The elite Atlantis 7s program has chosen four Schuylkill River Exiles to compete for their U-23 team at the Las Vegas Invitational this weekend in the men’s Aces division. This division features some of the country’s top programs as well as some international competition. As usual, the Schuylkill guys are homegrown Philadelphia rugby players competing at a high level and you can find former U-23 Academy players in their ranks as well as guys who have represented our Club at Nationals on the premier stage. We are proud to see these guys take the next step in their development as players and participate in big events like this.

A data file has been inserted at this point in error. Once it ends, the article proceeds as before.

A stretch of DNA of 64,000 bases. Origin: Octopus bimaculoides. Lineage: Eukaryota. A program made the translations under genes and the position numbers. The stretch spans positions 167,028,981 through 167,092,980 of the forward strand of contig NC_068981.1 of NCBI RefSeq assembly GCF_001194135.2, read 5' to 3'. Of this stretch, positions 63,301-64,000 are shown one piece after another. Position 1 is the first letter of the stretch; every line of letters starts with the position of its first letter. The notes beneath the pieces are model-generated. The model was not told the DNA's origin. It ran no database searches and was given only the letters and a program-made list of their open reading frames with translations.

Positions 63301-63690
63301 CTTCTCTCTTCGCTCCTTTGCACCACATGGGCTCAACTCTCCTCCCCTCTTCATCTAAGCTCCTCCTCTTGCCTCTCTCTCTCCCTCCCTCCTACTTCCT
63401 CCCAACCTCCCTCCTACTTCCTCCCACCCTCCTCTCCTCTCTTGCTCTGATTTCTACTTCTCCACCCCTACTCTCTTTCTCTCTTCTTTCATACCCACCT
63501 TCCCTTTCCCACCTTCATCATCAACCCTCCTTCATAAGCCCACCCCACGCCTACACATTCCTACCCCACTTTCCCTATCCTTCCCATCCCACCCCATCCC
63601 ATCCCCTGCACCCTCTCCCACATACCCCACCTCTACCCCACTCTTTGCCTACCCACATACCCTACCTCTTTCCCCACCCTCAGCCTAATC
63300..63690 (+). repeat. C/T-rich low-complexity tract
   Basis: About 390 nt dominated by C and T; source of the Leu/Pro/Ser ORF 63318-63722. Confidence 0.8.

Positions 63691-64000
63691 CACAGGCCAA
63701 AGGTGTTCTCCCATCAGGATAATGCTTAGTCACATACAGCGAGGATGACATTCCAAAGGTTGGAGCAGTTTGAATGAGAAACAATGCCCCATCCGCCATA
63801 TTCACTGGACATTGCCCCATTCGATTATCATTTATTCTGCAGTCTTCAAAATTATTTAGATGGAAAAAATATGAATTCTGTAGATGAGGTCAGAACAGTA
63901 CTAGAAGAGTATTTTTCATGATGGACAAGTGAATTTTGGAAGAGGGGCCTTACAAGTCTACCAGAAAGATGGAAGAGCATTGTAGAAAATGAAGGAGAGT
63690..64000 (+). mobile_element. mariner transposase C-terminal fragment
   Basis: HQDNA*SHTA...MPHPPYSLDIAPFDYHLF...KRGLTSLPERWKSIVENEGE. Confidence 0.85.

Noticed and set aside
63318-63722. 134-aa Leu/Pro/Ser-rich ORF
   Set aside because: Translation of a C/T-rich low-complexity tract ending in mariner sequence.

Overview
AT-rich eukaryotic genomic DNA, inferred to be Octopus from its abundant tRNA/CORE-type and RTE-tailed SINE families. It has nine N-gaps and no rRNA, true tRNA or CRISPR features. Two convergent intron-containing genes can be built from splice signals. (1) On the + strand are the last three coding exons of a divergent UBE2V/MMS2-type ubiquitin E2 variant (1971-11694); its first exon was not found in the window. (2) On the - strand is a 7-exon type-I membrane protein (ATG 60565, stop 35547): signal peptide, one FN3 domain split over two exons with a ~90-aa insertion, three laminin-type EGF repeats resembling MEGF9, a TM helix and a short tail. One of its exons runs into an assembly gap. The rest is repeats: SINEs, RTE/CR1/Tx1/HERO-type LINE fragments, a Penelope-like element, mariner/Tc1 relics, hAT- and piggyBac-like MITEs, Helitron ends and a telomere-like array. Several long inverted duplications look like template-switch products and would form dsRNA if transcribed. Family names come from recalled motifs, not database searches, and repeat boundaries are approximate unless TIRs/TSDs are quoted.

The aforementioned players are:
John McCurdy – Malvern Prep, University of Delaware
Paul Diorio – Bishop Shanahan, West Chester University
Cody Bukowski – Nanticoke High School/Wilkes-Barre Breakers, Drexel University
Brian Keown – St. Joe’s Prep, University of South Carolina
You can follow their progress at: https://www.usasevens.com/las-vegas/las-vegas-invitational/